One, well the SDLP are getting good at changing their leaders. And that is a thing. In a democracy it is a pretty good thing actually. Eastwood won over a fair number of swing delegates, not just the core of the ABA lobby of old.
Two, that it flowed from a disruptive process rather than the leader stepping down by private and a priori agreement probably says something positive about Eastwood’s ability to play the game of competitive politics.
Third, the thrust of the campaign was less a matter of policy or where the party should be heading than an ability to sell its message. Indeed there was no big difference between where Al wanted to take the party and where Colum wants to go.
Four, that should provide continuity (in the short term at least) in the things that Al did well. Indeed Eastwood put some McDonnell commissioned reports on longer term thinking to much more effective use than the incumbent himself.
Five, the party needs to build on the work McDonnell has done in fundraising both internally and through external donors. In its closest rival SF it is up against the wealthiest party (by far) on the island. To build capacity beyond where it is not, it needs a lot more resource.
Six, in “Making Northern Ireland Work” Eastwood has (from one of Alasdair’s reports) a powerful narrative. It needs grounding in an all island frame, but his acceptance that failure to get buy in for unification is a failure of the SDLP’s as much as SF’s signals an intent to fix that.
Seven, is his youth. In demographic terms Colum is a Gen Xer, and very close to the Millennials. That may help him open doors with younger voters who are currently turned off by divisive constitutional politics grounded in meaningless and formulaic phrases.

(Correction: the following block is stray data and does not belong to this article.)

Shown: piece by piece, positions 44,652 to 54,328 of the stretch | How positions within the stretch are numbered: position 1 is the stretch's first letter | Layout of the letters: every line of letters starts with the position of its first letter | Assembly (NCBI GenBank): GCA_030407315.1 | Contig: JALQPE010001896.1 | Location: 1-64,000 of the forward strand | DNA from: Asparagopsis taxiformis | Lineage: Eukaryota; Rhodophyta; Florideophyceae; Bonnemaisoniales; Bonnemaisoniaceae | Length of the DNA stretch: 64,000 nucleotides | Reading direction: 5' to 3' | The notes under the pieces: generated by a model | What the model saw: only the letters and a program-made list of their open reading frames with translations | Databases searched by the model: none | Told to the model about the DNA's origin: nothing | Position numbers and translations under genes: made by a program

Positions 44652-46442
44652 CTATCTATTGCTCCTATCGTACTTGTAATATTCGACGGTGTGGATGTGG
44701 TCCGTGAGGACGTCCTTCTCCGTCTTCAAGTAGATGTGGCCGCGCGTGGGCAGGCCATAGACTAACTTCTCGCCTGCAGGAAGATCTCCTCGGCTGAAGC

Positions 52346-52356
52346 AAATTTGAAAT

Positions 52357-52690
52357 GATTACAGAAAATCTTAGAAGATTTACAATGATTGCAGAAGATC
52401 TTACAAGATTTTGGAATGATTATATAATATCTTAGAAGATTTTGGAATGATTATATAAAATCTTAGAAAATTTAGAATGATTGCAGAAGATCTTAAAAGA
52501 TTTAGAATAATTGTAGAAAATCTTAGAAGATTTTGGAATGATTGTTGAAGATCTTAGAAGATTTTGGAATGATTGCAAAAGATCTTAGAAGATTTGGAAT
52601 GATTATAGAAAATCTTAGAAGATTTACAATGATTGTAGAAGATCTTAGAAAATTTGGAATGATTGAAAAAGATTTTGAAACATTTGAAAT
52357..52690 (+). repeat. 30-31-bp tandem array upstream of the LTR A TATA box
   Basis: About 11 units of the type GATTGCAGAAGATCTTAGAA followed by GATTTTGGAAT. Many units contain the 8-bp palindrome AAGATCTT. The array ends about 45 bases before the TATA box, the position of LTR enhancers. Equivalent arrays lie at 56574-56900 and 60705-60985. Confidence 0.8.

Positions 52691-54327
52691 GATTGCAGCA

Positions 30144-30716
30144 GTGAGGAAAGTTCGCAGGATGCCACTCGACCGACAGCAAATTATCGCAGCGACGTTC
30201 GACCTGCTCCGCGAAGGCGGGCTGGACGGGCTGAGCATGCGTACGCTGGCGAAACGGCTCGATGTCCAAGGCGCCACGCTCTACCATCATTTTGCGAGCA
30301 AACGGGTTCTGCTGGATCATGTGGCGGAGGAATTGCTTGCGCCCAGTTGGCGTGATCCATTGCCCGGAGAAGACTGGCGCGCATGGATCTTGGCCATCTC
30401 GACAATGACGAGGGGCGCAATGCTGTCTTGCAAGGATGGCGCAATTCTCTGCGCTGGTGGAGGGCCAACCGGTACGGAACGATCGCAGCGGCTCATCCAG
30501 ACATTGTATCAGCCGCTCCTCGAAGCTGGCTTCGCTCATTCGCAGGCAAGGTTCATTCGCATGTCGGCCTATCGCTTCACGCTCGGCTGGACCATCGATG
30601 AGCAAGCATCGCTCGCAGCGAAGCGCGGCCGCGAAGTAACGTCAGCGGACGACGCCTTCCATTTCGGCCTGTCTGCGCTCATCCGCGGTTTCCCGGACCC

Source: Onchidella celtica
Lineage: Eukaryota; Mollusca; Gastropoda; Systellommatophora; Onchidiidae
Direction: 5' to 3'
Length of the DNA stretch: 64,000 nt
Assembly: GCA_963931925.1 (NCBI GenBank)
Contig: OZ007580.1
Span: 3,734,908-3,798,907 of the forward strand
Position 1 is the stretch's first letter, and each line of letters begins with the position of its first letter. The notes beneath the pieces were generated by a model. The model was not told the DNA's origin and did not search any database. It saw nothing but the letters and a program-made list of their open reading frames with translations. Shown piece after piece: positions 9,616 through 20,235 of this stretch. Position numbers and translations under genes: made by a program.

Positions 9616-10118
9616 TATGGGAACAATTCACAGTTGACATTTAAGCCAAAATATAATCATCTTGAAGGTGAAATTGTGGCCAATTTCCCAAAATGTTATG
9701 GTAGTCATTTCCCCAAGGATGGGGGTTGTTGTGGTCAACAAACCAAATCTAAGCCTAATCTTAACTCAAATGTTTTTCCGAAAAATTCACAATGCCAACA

Eight, although we have barely seen him in action, his handling of the media so far has been pretty firm. Unlike Al, he’s not afraid of them. He doesn’t ruffle easily under pressure and on the few occasions we’ve seen him, he’s stuck to his last and got his message out.
Nine, Al brought on new talent, but he wasn’t beyond suppressing those upon whose fealty he could not rely. But there’s almost nothing better for a garden than the suppressive actions of a hard winter and/or the harsh pruning of a grumpy gardener.
None of this means the SDLP has turned a corner. Structural problems remain. What some former supporters refer to as micro meddling should not be done by the leader, but tough advice is the job of a staffer with the political blessing of the leader.
But the party now seems to have a voice and a differentiator. Eastwood remains largely untested. Perhaps this weird and messy deal that is unwinding from Stormont today will provide him with his first real test?
NB, Hopefully David will offer Spotlight his own insights into Eastwood’s succession to the leadership when makes an appearance on tonight’s Spotlight programme on BBC1 NI at 10.45.